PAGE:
Our Education in Our Hands

Breanna Rampersaud

E-learning is using electronics to access educational curriculum online, while being outside the traditional classroom. Students across the world are being forced into e-learning due to the COVID-19 pandemic.
Steven Gavrielatos, a UACHS English II teacher, is one of the many teachers affected by distance learning.
“I was fairly confident because all schools had a contingency plan in place for such an event; teachers are equipped with the necessary tools, strategies, and information in order to teach from home,” said Gavrielatos.
Since everyone was rushed into self-isolation, teachers scrambled to make sure students had access to the internet at home and knew how to complete their given assignments online. To ensure that the distance learning experience was even more seamless, UACHS administration also supplied students with free tablets for those in urgent need of one.
“The transition to e-learning for me has been smooth and painless. My initial struggles included ensuring that all students complete the assignments,” said Gavrielatos. “Additionally, there are many students who benefit from in-person instruction.”
During this tragic time, students are trying to stay safe with their families and get their work done on time. Governor Phil Murphy announced that schools will not be in session for the remainder of the school year. Teachers and staff are doing all that they can to guarantee we are understanding the material and are determined to finish the rest of the fourth quarter strong. When there is so much going on, it’s hard for both students and teachers to focus on their schoolwork. Trying to teach a lesson with just a brief description of the topic is difficult, many teachers are struggling by not having that face-to-face communication with their students.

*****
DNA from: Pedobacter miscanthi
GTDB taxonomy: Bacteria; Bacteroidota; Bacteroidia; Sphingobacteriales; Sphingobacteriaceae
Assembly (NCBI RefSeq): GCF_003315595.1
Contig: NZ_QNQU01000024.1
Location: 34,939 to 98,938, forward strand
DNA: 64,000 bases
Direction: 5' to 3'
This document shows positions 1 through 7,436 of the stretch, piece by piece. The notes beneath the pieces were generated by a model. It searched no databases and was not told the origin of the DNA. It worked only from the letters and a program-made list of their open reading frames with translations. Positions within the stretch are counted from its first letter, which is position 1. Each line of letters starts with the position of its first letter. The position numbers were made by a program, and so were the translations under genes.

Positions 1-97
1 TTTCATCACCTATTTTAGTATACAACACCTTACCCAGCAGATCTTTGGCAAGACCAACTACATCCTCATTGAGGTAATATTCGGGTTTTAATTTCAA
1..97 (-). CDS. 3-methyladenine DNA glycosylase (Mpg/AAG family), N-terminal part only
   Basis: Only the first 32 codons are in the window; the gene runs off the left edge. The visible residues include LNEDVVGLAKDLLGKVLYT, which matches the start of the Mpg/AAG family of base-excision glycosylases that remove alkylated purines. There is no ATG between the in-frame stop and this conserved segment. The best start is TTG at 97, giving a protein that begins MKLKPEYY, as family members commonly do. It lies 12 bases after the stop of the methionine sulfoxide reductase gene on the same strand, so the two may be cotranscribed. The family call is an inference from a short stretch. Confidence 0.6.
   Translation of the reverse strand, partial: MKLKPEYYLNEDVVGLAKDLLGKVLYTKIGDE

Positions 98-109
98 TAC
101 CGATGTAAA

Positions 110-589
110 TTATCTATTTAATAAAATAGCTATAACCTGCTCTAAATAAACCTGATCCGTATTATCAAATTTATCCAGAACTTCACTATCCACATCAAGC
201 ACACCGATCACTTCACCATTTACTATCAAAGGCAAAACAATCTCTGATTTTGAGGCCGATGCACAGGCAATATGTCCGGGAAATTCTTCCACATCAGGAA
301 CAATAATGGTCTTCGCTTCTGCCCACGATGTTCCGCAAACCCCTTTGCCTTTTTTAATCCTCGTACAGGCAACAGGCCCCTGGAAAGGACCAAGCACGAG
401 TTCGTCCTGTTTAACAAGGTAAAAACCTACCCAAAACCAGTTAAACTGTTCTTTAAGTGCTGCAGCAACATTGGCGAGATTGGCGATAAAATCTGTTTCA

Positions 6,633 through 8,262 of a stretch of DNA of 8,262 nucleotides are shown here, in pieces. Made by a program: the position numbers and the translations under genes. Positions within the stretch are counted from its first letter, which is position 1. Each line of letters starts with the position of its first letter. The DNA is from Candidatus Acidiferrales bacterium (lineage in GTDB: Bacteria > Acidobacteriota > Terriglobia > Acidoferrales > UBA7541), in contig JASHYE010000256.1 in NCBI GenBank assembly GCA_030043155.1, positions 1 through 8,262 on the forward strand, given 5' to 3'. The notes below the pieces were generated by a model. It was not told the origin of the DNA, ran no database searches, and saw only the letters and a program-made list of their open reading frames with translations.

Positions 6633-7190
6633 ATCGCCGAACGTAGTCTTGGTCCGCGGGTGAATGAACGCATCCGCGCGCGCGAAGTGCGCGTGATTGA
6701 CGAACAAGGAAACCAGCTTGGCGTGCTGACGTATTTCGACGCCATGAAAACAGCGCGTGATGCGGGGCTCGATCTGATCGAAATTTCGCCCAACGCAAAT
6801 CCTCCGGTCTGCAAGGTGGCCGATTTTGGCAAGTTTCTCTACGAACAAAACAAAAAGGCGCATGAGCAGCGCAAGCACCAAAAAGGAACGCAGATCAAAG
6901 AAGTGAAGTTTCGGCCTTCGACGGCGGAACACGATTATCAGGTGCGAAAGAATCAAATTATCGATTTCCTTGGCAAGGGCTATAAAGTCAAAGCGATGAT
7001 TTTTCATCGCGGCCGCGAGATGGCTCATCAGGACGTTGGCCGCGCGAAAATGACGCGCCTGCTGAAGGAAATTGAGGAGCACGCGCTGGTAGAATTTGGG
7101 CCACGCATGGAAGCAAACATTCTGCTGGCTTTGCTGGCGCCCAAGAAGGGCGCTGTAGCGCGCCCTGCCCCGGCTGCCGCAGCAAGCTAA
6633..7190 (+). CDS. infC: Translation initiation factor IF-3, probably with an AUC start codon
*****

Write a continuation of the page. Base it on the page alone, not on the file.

Jesse Thatcher, mathematics teacher, is affected by the concept of e-learning.
“With face to face contact, I can see who is having a problem or a question in their faces… without seeing students in person I’m kind of in the dark,” said Thatcher. “I have to make sure my lessons move slowly and logically from step to step anticipating every problem that can come up.”
While COVID-19 continues to rapidly spread, students have to accept that e-learning is here to stay. At least for the time being. All students should have gotten used to remote learning by now, and should be submitting their assignments to finish the fourth quarter.
“The students have no choice but to read the notes and watch the videos themselves. Self teaching is a powerful tool,” said Thatcher. “Forcing yourself to follow an explanation of a problem will make that material stick more.”
While all students are struggling with being away from school, the students with learning disabilities are facing an even harder time not having that hands-on learning with their teachers. Switching to online learning is a challenge on its own, but without the extra help these students need, it can be damaging to their learning experience.
On April 1, The Board of Education instructed that special education rules must be added to the online learning and other needs these students require.
New Jersey’s assistant commissioner of education for student services, Peggy McDonald wrote, “These rule modifications enhance the ability of school districts and educational agencies…to provide a free and appropriate public education (FAPE) to students with disabilities during a period of extended school closures resulting from COVID-19.”
Not being in school is a huge problem already, now all standardized tests are being pushed back until further notice. On March 25, Governor Phil Murphy issued the cancelation of all standardized testing due to the coronavirus pandemic. The Department of Education announced, “While many students in the Class of 2020 have already nailed down the necessary test scores… it plans to schedule optional dates sometime this summer or next school year.”
Due to the spread of the virus escalating, the remainder of the 2019-2020 school year is officially cancelled. Until then, all students are to continue with the process of e-learning, and focus on positivity in this drastic time.

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